By the millennium Americans were spending more than 12 billion dollars yearly on antidepressant medications. Currently, millions of people in the U.S. routinely use these pills. Are these miracle drugs, quickly curing depression? Or is their popularity a sign that we now inappropriately redefine normal life problems as diseases? Are they prescribed too often or too seldom? How do they affect self-images?
David Karp approaches these questions from the inside, having suffered from clinical depression for most of his adult life. In this book he explores the relationship between pills and personhood by listening to a group of experts who rarely get the chance to speak on the matter--those who are taking the medications. Their voices, extracted from interviews Karp conducted, color the pages with their experiences and reactions--humor, gratitude, frustration, hope, and puzzlement. Here, the patients themselves articulate their impressions of what drugs do to them and for them. They reflect on difficult issues, such as the process of becoming committed to medication, quandaries about personal authenticity, and relations with family and friends.
The stories are honest and vivid, from a distraught teenager who shuns antidepressants while regularly using street drugs to a woman who still yearns for a spiritual solution to depression even after telling intimates "I'm on Prozac and it's saving me." The book provides unflinching portraits of people attempting to make sense of a process far more complex and mysterious than doctors or pharmaceutical companies generally admit.
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David A. Karp is Professor of Sociology at Boston College and the author of Speaking of Sadness: Depression, Disconnection, and the Meanings of Illness and The Burden of Sympathy: How Families Cope with Mental Illness.Review:
David Karp records voices of ordinary people with depression; in so doing he tells us what it's like to take one of the commonest types of drugs for one of the commonest disorders. And what it's like is as complex as people and depression are in America in our time. A revealing book! (Arthur Kleinman, author of What Really Matters)
Laying bare his own lifelong struggle with depression and often having to juggle a veritable cocktail of drugs, Karp says he has often wondered whether his personality is his own or just some kicked-up by-product of the meds. Even though the answer remains elusive, at least for him, he seems to be in good company, and his story combines with the alternately plaintive and upbeat psychiatric drug experiences of 50 interviewees, all diagnosed with various mental illnesses, to put a poignant face behind the title question. (Donna Chavez Booklist 2006-04-15)
In his sociological examination of the growing pill-popping population, Karp does not reveal himself to be for or against antidepressants. His bias is in favor of self authenticity, something frequently lost in medication. (Pam Lilley Cleveland Plain Dealer 2006-04-19)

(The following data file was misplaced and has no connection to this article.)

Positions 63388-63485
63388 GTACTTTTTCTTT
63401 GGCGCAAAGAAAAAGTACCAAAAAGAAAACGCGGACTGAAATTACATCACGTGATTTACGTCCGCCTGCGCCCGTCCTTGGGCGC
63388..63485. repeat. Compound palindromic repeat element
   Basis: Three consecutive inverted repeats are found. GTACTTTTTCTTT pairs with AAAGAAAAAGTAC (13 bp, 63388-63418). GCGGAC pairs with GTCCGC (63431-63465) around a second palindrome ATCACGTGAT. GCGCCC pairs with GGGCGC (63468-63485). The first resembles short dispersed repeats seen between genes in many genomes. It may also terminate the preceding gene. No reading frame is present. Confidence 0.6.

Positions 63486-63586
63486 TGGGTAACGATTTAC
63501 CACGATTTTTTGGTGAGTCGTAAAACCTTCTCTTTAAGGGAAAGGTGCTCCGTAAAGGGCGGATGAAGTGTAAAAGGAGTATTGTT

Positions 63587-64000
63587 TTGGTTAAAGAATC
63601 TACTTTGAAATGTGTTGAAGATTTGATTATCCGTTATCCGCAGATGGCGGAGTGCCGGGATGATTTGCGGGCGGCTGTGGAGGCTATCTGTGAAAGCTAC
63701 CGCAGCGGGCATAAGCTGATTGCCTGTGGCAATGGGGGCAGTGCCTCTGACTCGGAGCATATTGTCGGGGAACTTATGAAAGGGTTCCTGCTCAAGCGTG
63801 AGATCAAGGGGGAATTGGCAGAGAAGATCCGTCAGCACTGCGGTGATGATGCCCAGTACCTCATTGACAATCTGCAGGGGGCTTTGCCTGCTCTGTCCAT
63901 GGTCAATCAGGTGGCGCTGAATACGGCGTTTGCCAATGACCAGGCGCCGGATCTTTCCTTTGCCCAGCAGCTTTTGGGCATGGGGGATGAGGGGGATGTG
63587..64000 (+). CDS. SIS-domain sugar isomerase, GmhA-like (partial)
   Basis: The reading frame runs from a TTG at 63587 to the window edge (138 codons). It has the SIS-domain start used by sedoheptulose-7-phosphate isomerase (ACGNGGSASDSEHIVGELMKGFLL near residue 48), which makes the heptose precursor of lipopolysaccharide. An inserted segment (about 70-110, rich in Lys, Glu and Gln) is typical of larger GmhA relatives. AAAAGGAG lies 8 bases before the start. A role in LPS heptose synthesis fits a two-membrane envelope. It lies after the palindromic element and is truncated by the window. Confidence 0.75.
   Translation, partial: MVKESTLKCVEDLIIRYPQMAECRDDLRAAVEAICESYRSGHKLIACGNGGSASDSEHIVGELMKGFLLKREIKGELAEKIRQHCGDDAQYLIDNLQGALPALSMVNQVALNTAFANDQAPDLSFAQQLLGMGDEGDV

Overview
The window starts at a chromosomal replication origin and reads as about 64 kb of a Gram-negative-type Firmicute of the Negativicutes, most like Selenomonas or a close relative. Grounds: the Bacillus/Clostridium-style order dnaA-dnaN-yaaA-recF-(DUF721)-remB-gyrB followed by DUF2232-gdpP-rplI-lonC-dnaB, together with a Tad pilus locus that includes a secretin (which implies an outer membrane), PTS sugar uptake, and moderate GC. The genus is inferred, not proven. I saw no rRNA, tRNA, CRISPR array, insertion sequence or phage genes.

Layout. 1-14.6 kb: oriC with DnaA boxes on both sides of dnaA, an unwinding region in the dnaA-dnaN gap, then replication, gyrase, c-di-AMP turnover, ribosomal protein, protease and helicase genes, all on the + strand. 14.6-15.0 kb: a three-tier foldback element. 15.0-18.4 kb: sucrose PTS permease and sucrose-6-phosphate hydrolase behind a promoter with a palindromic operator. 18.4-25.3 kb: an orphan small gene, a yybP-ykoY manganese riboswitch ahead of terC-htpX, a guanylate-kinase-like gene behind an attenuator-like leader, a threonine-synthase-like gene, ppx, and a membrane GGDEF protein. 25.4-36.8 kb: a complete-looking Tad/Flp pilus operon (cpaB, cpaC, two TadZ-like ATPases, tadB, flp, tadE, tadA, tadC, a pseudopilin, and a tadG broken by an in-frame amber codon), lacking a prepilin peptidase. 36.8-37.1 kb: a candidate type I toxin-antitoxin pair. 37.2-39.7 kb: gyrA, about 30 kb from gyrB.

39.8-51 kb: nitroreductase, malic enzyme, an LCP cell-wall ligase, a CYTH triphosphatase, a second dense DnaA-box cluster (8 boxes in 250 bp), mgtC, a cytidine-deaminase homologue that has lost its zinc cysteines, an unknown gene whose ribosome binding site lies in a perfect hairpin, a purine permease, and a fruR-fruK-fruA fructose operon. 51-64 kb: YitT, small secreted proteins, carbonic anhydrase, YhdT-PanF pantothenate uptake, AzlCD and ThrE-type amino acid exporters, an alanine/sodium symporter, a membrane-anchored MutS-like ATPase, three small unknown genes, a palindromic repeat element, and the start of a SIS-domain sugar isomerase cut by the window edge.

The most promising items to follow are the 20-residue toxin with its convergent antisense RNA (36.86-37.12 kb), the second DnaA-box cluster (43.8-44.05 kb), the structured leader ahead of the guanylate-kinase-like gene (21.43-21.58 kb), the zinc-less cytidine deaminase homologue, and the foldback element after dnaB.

In a 21st-century spin on Cartesian dualism, many of the millions of Americans taking psychotropic drugs wonder where their "authentic" self ends and the "drugged" one begins. Or, as Boston College sociology professor David A. Karp puts it, "Is it me or my meds?" Karp doesn't answer with statistics from drug trials or clinical and academic studies. Instead, he uses 50 in-depth interviews with the "experts"--adults and teens who take drugs for mental illness. The common and divergent strands of their stories are pieced together in a study informed by current sociological literature and Karp's longtime struggle with his own drug regimen (his "partial victory" easing off his antianxiety and antidepression meds opens the book). The question posed in the title remains unanswered, though, perhaps because it's not an either/or proposition. Rather, Karp argues persuasively that "it" might just be us, our meds, and the society we live in. (Hannah Lobel Utne 2006-09-01)
Karp sets out to weave the opinions he has collected from people who use psychotropic medication into a fascinating, incisive, and comprehensive essay. Indeed, the debate on psychiatric medications extends far beyond side-effects and drug effectiveness; incorporating questions of identity, social acceptance, the dominance of the biomedical model of disease, and the role of the drug industry in medicalising normal feelings for profit. The more I read, the more I agreed with Karp; taking a pill, is not simply taking a pill. Karp explores the conflicting concerns facing those who are prescribed such treatment. Is It Me or My Meds? offers doctors an insight into the difficult choices their patients face, but its greatest value may lie in showing those who take antidepressants that they are not alone. Understanding patients' views on this issue is an important part of deciding whether the U.S. public should be prescribed another $12 billion dollars of antidepressants next year. (Lindsay Banham The Lancet 2006-09-02)
Karp sets out to weave the opinions he has collected from people who use psycho-tropic medication into a fascinating, incisive, and comprehensive essay. Indeed, the debate on psychiatric medications extends far beyond side-effects and drug effectiveness; incorporating questions of identity, social acceptance, the dominance of the biomedical model of disease, and the role of the drug industry in medicalising normal feelings for profit. (Lindsay Banham Lancet)
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